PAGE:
FYC Results

Preliminary Results

We surveyed genres included in undergraduate composition courses across the country, identifying the genres most commonly taught based on syllabi available over the web.

Preliminary findings are that:

  • Students are assigned primarily literary, journalistic, and expressive genres: Essays, analyses, personal narratives, arguments
  • Genres are removed from disciplinary context and rhetorical situation (as in a description, exposition, “research essay” or “research paper”)
  • Teachers assign genres most familiar to them (most are trained in humanities, and especially literature)
  • Syllabi include broad genre types, not specific genres–e.g. “analysis,” not “literary analysis,” “scene analysis,” “film analysis,” “content analysis” (exception:  rhetorical analysis)
  • Modes and aims-based approaches to first year composition persists, especially at two-year colleges (e.g. “description essay,” “persuasive essay”)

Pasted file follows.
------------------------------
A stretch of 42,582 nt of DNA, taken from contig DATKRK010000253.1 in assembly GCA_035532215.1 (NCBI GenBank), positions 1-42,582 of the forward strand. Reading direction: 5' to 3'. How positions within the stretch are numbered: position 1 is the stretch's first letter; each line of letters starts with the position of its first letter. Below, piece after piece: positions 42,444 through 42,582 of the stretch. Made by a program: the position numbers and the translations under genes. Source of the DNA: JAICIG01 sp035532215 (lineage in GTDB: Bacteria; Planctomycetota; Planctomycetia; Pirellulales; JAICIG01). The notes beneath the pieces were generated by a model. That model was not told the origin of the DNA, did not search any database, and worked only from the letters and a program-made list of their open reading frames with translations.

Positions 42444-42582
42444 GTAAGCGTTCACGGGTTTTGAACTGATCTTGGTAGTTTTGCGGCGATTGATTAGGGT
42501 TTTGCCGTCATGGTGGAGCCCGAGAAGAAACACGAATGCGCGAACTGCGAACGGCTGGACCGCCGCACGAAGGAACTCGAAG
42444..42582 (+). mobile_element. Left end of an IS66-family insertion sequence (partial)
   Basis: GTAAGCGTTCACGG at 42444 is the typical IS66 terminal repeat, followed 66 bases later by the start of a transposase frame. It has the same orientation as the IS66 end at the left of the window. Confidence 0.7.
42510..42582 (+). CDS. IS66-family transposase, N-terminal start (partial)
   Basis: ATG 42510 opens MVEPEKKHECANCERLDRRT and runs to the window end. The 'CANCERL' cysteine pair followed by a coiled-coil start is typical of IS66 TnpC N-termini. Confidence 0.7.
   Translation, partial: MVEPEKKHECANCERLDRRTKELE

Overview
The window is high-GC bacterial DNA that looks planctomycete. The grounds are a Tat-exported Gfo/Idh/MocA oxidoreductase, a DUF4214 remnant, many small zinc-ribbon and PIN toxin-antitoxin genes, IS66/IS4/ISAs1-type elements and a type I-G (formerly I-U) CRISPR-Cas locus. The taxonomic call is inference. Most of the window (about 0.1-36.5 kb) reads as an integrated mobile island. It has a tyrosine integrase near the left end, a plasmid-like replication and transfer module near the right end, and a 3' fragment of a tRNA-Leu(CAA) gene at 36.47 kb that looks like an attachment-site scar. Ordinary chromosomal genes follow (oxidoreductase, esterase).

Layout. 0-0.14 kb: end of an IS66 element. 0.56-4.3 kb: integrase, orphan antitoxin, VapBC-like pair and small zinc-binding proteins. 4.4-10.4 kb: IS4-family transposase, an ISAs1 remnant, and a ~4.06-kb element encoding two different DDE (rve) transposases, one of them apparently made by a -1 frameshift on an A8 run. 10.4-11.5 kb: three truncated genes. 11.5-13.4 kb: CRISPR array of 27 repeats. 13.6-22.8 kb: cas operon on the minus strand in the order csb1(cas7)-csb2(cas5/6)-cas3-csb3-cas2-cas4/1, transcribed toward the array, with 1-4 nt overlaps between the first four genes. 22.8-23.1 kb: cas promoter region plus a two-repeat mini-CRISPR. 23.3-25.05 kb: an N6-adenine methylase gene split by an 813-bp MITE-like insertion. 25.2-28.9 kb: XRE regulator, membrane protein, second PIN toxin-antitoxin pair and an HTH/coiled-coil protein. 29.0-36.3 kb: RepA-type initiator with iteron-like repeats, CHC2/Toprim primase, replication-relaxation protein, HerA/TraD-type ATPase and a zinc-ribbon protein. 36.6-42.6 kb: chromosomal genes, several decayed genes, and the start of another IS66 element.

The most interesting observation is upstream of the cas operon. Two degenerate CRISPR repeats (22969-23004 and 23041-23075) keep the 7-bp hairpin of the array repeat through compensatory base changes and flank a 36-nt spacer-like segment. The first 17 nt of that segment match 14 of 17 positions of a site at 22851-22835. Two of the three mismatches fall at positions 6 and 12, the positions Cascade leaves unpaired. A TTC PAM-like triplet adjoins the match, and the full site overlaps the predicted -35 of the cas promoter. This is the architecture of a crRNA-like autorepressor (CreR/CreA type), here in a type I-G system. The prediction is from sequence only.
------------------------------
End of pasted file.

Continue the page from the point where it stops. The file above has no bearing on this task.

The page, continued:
We also surveyed genres included in top first year composition textbooks that claim to take a genre-based approach. Our findings were similar to what we found for first year composition syllabi:
  • Textbooks include  primarily literary, journalistic, and expressive genres: Essays, analyses, personal narratives, arguments
  • Textbooks teach remove genres from disciplinary context and rhetorical situation (as in a “research essay” or “research paper”)
  • Textbooks include genres most familiar to composition instructors (most are trained in humanities, and especially literature)
  • Textbooks include broad genre types, not specific genres–e.g. “analysis,” not “literary analysis,” “scene analysis,” “film analysis,” “content analysis” (exception:  rhetorical analysis)